Preparing for Your Next Outdoor Adventure: 6 Common Health Hazards of Camping
As the days get warmer and longer, it can be hard to resist the urge to go camping. Spending time in the outdoors, swimming in freshwater and hiking to your heart’s content create an experience like no other. However, it can all be ruined if someone gets ill or injured. That’s why it’s important to know the hazards you may face when you go camping and visit this site to check out vital supplies. Whether you’re heading to the mountains, lake or a remote campground, here are some of the things you need to look out for.
Excessive Sun Exposure
The sun feels great on your skin but too much of it can cause heat stroke, heat exhaustion and dehydration. If you have young children or elderly people with you, you need to be especially mindful. They are at the greatest risk of these hazards. To ensure they stay hydrated, encourage them to drink lots of fluids, wear sunglasses and a hat, and apply sunscreen frequently. If you can, avoid the sun at the hottest times of the day.
Spiders and Snakes
Be sure to keep far away from snakes and spiders. Discourage children who may be curious from attempting to touch them. This is especially important for poisonous species like rattlesnakes and black widow spiders. If a member of your party gets bitten, remove any constrictive clothing and elevate the affected area to reduce swelling. Seeking medical care is crucial and unlike what you see in movies or on TV, don’t try to suck out the venom.
Another creature you need to protect yourself from is the tick. Some ticks spread a bacterial illness known as Lyme disease so you’ll want to avoid them. If you’re heading into the woods, avoid areas where ticks are in abundance and wear repelling and protective clothing. After you hike through wooded areas, take a bath and check your skin to make sure no ticks attach themselves to you. If you find a tick, remove it immediately since it takes 24 to 48 hours to contract Lyme disease.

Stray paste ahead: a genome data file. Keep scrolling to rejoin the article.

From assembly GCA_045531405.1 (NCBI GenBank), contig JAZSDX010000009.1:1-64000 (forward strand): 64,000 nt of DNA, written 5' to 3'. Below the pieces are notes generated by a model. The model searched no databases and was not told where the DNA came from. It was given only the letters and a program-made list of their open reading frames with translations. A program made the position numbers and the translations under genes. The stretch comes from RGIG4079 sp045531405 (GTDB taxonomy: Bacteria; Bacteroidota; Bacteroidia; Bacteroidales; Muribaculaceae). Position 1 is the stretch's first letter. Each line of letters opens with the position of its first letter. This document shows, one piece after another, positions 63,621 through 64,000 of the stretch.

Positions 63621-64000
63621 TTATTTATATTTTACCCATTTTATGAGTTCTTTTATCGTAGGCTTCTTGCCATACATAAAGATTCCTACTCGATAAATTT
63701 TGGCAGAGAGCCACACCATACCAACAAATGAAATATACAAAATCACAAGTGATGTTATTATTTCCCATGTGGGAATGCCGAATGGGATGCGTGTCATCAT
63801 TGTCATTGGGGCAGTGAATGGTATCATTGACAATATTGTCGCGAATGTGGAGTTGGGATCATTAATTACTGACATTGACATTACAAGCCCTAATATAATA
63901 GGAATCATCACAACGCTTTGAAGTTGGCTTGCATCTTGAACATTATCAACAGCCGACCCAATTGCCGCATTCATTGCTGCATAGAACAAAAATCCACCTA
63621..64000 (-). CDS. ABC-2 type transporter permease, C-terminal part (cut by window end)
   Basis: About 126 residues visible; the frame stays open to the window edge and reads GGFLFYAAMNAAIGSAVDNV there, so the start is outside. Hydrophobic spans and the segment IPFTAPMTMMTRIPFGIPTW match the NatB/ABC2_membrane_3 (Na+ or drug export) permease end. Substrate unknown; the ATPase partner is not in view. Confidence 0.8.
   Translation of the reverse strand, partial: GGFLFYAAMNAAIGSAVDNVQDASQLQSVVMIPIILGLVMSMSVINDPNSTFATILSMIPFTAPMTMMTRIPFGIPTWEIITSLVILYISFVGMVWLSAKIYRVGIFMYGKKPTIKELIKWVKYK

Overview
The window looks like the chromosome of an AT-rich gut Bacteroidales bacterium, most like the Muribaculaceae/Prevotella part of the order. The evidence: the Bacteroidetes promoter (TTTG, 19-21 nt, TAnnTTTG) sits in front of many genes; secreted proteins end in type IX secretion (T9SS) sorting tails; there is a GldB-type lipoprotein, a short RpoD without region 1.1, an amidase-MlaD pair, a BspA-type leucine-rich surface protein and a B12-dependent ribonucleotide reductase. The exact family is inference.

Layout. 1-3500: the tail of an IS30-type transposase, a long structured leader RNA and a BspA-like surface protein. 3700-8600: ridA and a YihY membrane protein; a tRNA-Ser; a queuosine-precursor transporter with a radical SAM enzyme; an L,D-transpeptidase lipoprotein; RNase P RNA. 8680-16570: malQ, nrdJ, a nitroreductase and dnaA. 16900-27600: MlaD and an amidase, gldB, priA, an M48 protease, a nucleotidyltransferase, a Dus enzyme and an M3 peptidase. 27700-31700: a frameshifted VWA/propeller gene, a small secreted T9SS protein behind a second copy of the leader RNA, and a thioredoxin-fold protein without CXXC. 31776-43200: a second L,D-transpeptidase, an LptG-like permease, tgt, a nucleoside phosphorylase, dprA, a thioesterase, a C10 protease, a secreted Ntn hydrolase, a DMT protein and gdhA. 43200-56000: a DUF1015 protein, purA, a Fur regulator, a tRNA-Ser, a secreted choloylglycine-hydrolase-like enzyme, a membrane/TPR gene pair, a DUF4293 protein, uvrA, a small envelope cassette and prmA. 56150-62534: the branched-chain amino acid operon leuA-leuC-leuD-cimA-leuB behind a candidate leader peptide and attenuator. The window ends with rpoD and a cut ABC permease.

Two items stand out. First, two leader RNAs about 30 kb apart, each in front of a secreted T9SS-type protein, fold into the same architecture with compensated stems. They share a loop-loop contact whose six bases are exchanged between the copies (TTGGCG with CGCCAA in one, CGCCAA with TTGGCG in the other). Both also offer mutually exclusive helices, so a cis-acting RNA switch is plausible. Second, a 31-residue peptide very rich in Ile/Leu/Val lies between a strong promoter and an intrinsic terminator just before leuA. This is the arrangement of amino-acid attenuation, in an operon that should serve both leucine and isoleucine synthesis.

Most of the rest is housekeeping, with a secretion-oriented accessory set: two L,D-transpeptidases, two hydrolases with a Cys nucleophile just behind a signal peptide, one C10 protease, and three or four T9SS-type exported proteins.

During the summer, you need to avoid contact with poison ivy, poison sumac and poison oak. This means you first need to be able to recognize these plants. Wear long-sleeved shirts and long pants along with enclosed shoes to help reduce the likelihood of contact. If you accidentally touch a poisonous plant, wash the area with soap and water as soon as possible. You’ll likely notice red streaks with itchy hives or blisters within 8 to 48 hours.
You’ll no doubt make a traditional campfire. As you enjoy evenings fireside, take the necessary steps to prevent burns. For example, build fires only in areas where it is allowed and remain at a safe distance. Make sure small children, clothing, and blankets are kept away from the fire and remember to travel with a fire extinguisher just in case something goes awry. Remind everyone about the stop, drop and roll technique.
Water-Related Illness and Injury
Playing in the water is a big part of camping for many people. It’s fun to do but you need to keep safety in mind. Make sure children are supervised at all times and no one goes swimming alone. If you have an open wound or fresh piercing, you need to make sure it is covered with a waterproof bandage. If it isn’t, stay out of the water. Water safety also applies to the water you drink. Travel with a filter or bottles with filters if you’re not sure you’ll have access to good drinking water.
Camping is the perfect summer activity but injury and illness can bring the adventure to a sudden halt. Use these tips to ensure you don’t compromise your health.